Willingness to pay is the maximum amount a customer is willing to spend on a product or service. Being aware of your customers willingness-to-pay can be the key to a successful price strategy. We will focus here on using willingness to pay in a B2B context.
The good news is if you want to get anywhere at within pricing in the early days, you’ll have a handful of Excel files in place. Which is great. In fact, it’s amazing.
Getting control of your pricing and putting a price framework in place is though. Who wants to run prices by another person and have the time to collect, clean and package the data needed for better pricing? And you did it.
And yet …
It probably won’t be enough. 5 Excel files, 50 sheets, whatever the number is. It’s not scalable. In fact, it may seem like you will everything would fall apart if you left the company.
I get it, I’ve been there. In fact, most price managers have. At one point its simply time to leverage up to a price management software and leave the Excel files behind. You will know when.
Sounds familiar? You’re not alone.
I have seen it so many times. How companies cure the aftermarket business with the same medicine used for their other businesses.
And guess what… they usually end up giving away margin, losing sales volume, and sometimes even destroying their brand reputation.
Have you seen it too?
So how can you optimize your aftermarket without ending up in any of these pit-falls? Well, the first thing you need to do is understand how your aftermarket is different from other parts of the business.
Have you also been to that meeting?
The meeting where the local team talks about why they need to own the aftermarket pricing? That they know the market better. How they adapt to the very special situation of their market. How your central pricing is all theory and not reality.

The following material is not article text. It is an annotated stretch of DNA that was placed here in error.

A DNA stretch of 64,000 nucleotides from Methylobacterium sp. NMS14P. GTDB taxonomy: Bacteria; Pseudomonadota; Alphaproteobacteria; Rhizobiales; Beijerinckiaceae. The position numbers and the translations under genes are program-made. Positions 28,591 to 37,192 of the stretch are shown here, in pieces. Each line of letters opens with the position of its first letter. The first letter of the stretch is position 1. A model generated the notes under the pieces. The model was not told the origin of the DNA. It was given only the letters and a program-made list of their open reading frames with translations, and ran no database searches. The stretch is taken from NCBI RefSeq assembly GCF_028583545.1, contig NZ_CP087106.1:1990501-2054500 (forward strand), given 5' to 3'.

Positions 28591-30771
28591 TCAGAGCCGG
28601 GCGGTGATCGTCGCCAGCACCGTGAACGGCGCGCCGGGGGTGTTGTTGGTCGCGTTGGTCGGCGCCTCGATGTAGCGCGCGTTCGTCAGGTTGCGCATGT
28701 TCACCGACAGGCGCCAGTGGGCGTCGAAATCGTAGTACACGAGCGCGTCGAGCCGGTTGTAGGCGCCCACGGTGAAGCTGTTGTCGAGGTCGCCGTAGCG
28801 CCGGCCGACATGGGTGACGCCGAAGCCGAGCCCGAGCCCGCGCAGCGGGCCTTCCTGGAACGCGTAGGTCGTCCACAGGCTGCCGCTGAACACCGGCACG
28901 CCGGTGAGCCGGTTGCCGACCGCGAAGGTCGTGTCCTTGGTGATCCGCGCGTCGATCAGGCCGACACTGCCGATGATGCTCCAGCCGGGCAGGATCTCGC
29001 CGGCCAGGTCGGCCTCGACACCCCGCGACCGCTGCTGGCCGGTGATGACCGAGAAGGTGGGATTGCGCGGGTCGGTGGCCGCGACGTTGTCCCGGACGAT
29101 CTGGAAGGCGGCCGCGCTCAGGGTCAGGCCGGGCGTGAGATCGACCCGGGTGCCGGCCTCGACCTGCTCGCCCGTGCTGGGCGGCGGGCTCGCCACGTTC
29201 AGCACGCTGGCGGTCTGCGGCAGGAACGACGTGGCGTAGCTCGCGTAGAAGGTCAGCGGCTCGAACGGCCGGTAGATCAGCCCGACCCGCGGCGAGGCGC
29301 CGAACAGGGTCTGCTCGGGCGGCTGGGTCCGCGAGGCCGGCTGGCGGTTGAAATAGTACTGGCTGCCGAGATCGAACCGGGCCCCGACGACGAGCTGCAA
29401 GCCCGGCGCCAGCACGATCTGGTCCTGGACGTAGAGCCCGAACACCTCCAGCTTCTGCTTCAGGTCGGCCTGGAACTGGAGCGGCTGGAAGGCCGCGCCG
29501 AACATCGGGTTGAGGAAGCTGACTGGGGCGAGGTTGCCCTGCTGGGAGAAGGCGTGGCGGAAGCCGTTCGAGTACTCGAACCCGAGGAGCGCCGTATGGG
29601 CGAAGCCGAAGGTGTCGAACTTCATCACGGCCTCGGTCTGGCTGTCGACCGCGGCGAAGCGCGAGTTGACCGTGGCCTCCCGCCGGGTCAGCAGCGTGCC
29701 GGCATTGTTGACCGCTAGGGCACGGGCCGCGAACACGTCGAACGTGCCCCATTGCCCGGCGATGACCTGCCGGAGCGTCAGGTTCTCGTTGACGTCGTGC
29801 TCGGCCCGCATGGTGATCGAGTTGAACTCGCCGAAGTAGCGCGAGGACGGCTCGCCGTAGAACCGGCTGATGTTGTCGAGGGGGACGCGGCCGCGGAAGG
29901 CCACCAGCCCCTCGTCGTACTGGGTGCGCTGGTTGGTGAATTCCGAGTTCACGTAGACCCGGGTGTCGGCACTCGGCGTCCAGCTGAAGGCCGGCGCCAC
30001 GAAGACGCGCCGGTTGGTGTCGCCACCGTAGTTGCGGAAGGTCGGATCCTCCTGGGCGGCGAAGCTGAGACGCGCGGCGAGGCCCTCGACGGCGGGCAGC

Well… I have been there. Many times. And according to me, the local teams are wrong believing that they are best served setting spare part prices themselves.
For this blog post, we are looking at how to build a pricing strategy in 4 easy steps. We will look at what’s happening today and understand some of the reasons behind failed pricing activities, as well as explain why it’s essential for your business to have a pricing strategy.
What are the benefits of having a pricing strategy?
1. A strategy will give you a set of objectives that are aimed to achieve.
2. It will enable you to understand why you are trying to achieve these objectives.
3. The objectives will have some KPIs (Key Performance Indicators) allowing you to measure and assess what you are doing.
4. It will provide clarity to your pricing and at what frequency you need to reprice.
What happens when you don’t have a strategy?
Often businesses miss out on these benefits because they jump reactively from a pricing need to pricing. The results are as follows. Continue reading »
Why You Need to Start with Your Pricing ObjectivesMay 15, 2018 in Blog
Learn here why pricing objectives are important, and what type of objectives are most relevant in today’s market.